Review: SUPERMAN: SON OF KAL-EL #7
[Editor’s Note: This review may contain spoilers]
Writer: Tom Taylor
Letters: Dave Sharpe
Reviewed By: Derek McNeil
Superman: Son of Kal-El #7: Superman has recovered from the devastating attack against him. After the life-changing events of issue #5, Jon Kent and his new ally Jay Nakamura are ready to strike back. They are on a collision course with the type of power that is used to swatting problems out of the way. But Superman is not so easily swatted.
In Superman: Son of Kal-El #7, Tom Taylor starts at the end of the story. We see Jon looking distressed in the flooded streets of Metropolis. And we hear a news report from the Truth referring to destruction and deaths. But Jay also argues these are not Jon’s fault, saying, “…even Superman can’t save anyone”.
Then Taylor shifts to the beginning of the story. This is a rather effective device. Knowing that the story ends in tragedy adds a feeling of foreboding to the issue’s narrative. That inauspicious beginning captures our attention, and makes us eager to learn the circumstances that led to that beginning.
The question of Jon having a secret identity is a topic Taylor has touched on earlier in the series. The revelation of Clark’s secret identity means that the world knows that Jon Kent is the new Superman. In issue #1, Jon adopted a new identity that was almost immediately blown. Now Jay offers him a new form of anonymity.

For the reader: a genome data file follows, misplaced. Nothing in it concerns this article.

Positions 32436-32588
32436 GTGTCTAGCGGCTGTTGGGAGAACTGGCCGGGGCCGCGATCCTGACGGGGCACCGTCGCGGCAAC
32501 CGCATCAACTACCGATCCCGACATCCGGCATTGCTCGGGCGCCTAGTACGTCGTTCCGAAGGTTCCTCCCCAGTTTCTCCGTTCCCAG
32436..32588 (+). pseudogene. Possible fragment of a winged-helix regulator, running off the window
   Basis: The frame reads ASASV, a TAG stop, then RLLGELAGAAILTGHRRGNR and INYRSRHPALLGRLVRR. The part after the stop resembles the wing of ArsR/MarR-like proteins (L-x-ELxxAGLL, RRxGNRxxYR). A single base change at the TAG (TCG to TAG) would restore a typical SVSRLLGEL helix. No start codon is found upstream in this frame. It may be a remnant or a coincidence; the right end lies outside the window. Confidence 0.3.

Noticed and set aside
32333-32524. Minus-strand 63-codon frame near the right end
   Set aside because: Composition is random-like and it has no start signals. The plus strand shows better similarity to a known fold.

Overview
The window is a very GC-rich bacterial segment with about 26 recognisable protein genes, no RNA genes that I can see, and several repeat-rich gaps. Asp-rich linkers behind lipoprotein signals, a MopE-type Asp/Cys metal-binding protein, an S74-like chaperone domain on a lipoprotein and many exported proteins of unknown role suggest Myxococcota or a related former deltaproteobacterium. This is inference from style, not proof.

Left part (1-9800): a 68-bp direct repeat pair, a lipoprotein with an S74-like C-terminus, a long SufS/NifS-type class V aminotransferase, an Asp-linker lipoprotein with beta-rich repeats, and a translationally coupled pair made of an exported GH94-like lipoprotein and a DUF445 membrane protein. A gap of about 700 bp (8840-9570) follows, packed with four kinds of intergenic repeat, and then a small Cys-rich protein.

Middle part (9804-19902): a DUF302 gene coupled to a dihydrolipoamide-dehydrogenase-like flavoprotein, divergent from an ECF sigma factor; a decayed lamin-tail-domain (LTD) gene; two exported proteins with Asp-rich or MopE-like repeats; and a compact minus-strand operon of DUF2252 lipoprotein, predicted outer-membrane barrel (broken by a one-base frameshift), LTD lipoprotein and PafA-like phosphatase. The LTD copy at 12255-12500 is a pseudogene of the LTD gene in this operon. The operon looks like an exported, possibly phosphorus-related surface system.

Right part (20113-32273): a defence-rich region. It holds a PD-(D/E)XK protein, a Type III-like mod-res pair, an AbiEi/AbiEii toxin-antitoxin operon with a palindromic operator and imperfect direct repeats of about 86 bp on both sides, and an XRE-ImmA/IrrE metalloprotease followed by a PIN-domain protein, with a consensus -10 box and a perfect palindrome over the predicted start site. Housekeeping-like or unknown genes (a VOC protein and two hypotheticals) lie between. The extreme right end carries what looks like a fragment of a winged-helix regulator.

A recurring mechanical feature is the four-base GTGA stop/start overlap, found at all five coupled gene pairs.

Jay offers Jon a job as a reporter for the Truth. This job requires Jon to wear a mask and use a pseudonym. This is an interesting twist on the traditional secret identity, wearing a mask in his civilian identity rather than as a superhero. I wonder how the balance between his personas will evolve. I found it interesting that the mask Jon chooses is a domino mask that doesn’t really hide much. Will he be able to make this persona as distinct from his Superman identity as his father did with his Clark persona?
Jay takes Jon to the large boat that serves as the headquarters for the Truth. Unfortunately, the boat finds itself in the way of Henry Bendix’s attack. This attack, known as “the Rising” involves setting a gigantic sea monster on Metropolis, so that Bendix’s super-team, the Gamorra Corps, can come to the city’s rescue.
So a villain named “Bendix” is unleashing a leviathan”on Metropolis. I have to wonder if Taylor is making subtle dig at the previous writer on the Superman titles. Brian Michael Bendis also was the writer of Event: Leviathan. And some would argue that Bendis’ idea to instantly age Jon from a kid to a near-adult makes Bendis Jon’s archvillain.
There is also a guest appearance from the new Aquaman, Jackson Hyde. Like Jon, the former Aqualad has graduated from sidekick status, and now shares the identity with his mentor. I like that DC is having more of the heroic names being shared between the classic versions and newer legacy characters. We’ve seen that having multiple Flashes and Green Lanterns works well. So why not multiple Supermen and Batmen?
The biggest criticism that can be levelled at Son of Kal-El is that Taylor’s title doesn’t feel like a traditional Superman title. However, I feel this is also one of the title’s greatest strengths. Yes, Jon is Superman, but he’s not Clark. Jon is develops his own individual approach to being Superman. And of course, this will give the book a different feel. Seeing Jon grow into the role is a refreshing change of pace.
Superman: Son of Kal-El #7 is another fine issue from Tom Taylor with great artwork from Cian Tormey and Raul Fernandez. This issue is a perfect example of why Taylor’s series was awarded the 2022 DCN Award for Best New Title. Congratulations to the title’s creators!